14 February 2018

Looking for love online? Here is how to protect your heart and wallet this Valentine's Day

| Lachlan Roberts
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Valentines Day

My Not-so-funny-Valentine: The day for lovers is also a field day for online scammers.

The ACT Government is warning Canberrans to protect their hearts and wallets when looking for love online this Valentine’s Day.

Minister for Consumer Affairs Shane Rattenbury said that last year, Australians lost $20.2 million in dating and romance scams and he encouraged Canberrans to be cautious with personal information and funds when it comes to looking for love online.

“Key red flags to look for in potential scams include requests for funding (often small that build over time), a reluctance to meet or talk on the phone and a potential partner based overseas who seeks funding to travel to ‘meet’.

Mr Rattenbury said romance scams tended to spike around February each year and online and social media were rapidly becoming the platforms of choice for scammers.

“In 2016, Canberrans lost $886,292 through dating and romance scams and 11 Canberrans reported losing more than $10,000 through this type of scam. Those aged over 45 years are often the key target.”

“Most scammers target people on social media, by email or on dating websites. Unfortunately, victims of such scams can feel embarrassed or ashamed and it often means many such instances of scamming are not reported,” Mr Rattenbury said.

Mr Rattenbury said the behavior of scammers was becoming more sophisticated and unfortunately they preyed on the vulnerabilities of those they are contacting.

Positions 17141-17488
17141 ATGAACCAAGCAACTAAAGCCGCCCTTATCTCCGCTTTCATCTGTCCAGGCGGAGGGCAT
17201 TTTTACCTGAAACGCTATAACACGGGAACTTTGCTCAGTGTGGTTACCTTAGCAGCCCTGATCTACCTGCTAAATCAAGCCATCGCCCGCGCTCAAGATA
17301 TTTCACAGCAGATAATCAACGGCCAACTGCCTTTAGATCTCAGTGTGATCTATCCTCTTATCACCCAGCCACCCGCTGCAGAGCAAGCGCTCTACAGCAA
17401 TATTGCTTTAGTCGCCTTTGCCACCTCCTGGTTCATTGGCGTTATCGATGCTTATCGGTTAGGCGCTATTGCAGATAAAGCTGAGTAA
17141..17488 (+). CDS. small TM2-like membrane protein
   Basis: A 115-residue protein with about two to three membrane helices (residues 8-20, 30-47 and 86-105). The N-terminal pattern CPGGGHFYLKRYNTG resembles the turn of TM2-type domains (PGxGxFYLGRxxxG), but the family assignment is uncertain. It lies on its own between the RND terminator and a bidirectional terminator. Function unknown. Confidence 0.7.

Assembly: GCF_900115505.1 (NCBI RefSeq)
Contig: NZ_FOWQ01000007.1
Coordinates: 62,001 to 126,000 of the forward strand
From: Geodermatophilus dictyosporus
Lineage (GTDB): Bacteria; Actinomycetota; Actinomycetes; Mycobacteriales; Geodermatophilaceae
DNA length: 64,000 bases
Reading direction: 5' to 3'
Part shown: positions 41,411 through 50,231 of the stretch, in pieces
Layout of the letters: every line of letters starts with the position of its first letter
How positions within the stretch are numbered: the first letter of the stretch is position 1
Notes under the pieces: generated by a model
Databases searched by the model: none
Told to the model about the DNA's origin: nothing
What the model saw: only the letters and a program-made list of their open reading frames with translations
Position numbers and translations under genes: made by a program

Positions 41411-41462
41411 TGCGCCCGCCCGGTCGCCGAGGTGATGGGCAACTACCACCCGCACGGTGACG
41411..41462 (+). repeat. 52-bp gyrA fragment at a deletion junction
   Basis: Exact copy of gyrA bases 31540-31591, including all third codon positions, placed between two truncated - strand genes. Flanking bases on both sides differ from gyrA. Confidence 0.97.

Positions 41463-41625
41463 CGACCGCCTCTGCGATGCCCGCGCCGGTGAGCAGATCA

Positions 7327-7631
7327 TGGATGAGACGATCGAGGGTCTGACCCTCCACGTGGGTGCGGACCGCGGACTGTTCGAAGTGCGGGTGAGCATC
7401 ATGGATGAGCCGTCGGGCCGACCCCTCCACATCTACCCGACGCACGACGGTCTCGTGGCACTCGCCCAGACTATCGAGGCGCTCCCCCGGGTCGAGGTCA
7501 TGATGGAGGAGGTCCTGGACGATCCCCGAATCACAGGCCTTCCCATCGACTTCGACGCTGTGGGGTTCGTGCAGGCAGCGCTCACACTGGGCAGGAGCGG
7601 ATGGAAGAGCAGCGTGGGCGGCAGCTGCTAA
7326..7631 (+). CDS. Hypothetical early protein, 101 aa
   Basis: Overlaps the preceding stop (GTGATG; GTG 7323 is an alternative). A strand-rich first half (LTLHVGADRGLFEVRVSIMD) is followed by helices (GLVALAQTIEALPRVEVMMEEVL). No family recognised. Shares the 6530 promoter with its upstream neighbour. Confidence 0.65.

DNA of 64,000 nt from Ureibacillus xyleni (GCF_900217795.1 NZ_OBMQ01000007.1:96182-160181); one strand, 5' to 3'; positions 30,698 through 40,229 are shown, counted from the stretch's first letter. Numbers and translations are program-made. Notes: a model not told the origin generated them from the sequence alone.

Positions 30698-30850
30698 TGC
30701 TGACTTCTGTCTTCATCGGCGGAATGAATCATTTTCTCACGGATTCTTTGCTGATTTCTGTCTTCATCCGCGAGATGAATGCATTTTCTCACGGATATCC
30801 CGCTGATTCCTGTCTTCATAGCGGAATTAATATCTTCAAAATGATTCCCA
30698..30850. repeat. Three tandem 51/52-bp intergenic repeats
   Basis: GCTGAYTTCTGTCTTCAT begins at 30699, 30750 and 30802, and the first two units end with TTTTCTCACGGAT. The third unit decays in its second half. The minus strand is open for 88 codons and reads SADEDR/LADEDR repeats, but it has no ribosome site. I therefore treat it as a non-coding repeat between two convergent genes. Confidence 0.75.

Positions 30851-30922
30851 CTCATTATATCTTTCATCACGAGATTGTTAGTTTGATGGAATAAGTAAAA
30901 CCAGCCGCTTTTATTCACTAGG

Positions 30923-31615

“Scammers often create realistic profiles online and will share information that seems legitimate.

“Unfortunately the old adage of ‘if it sounds too good to be true it is probably is’ rings true in many of those instances and it is important to be informed and aware to help protect your heart and wallet.”

Here are some helpful tips to help you figure out if your online lover is not trying to scam you:

  • Be open to the idea that scammers are prevalent online;
  • Be wary of anyone who asks you for money. This can happen within days, weeks or months of meeting someone online. Never transfer money via direct deposit, money order or international transfer;
  • Do a reverse image search of the person’s profile picture. You can do this via Google images by clicking on the camera icon on the desktop version of the site’s search bar. This can help you identify if the image has been taken from someone else, or belongs to a few people with different names;
  • Be careful about the amount of personal information you share and avoid sharing compromising material, which scammers can use to blackmail you.

For more information or to report a potential scammer visit the Fair Trading Portal.

Have you had your money taken from an online scammer? Let us know your experience below.

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